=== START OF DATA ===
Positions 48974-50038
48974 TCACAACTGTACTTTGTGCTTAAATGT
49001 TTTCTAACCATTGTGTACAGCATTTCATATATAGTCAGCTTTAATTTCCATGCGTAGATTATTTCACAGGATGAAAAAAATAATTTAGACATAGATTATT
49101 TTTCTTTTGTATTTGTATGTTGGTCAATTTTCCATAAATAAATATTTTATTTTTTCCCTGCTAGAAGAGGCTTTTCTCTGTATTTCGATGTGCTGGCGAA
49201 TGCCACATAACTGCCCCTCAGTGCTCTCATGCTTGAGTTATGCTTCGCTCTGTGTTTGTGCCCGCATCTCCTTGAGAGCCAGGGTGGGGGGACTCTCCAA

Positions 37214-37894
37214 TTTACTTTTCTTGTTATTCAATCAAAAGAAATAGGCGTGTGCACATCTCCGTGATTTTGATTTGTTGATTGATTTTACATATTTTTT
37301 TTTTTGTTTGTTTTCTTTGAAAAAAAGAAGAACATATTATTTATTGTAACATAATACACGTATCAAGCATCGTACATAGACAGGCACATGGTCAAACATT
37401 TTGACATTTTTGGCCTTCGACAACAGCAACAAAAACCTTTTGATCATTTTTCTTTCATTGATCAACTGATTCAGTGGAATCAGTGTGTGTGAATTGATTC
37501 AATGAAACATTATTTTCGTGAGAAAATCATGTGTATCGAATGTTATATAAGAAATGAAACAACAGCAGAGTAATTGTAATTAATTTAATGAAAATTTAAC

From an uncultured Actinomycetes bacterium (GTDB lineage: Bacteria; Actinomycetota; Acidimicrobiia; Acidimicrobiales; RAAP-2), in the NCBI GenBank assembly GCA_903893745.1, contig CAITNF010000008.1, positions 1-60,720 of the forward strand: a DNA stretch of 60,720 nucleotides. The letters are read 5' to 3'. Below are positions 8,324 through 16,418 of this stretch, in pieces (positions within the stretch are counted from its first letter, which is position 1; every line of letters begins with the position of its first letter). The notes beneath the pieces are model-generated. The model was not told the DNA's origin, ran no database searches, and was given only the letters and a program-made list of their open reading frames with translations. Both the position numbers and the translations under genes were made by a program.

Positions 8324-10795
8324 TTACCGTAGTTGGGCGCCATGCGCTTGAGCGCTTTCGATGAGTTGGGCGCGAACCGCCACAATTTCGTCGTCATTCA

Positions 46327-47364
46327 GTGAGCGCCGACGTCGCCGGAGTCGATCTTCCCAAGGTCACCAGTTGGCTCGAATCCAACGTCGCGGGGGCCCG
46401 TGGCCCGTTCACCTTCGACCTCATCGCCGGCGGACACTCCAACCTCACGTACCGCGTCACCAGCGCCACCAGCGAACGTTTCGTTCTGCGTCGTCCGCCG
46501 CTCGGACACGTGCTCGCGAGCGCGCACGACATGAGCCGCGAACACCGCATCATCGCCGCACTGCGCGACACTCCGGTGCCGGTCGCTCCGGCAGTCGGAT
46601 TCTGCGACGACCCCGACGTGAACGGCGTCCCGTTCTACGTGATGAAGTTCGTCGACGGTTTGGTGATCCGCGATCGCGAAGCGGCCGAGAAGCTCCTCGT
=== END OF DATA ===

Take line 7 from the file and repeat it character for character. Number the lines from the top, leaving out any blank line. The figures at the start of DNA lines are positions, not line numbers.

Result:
37214 TTTACTTTTCTTGTTATTCAATCAAAAGAAATAGGCGTGTGCACATCTCCGTGATTTTGATTTGTTGATTGATTTTACATATTTTTT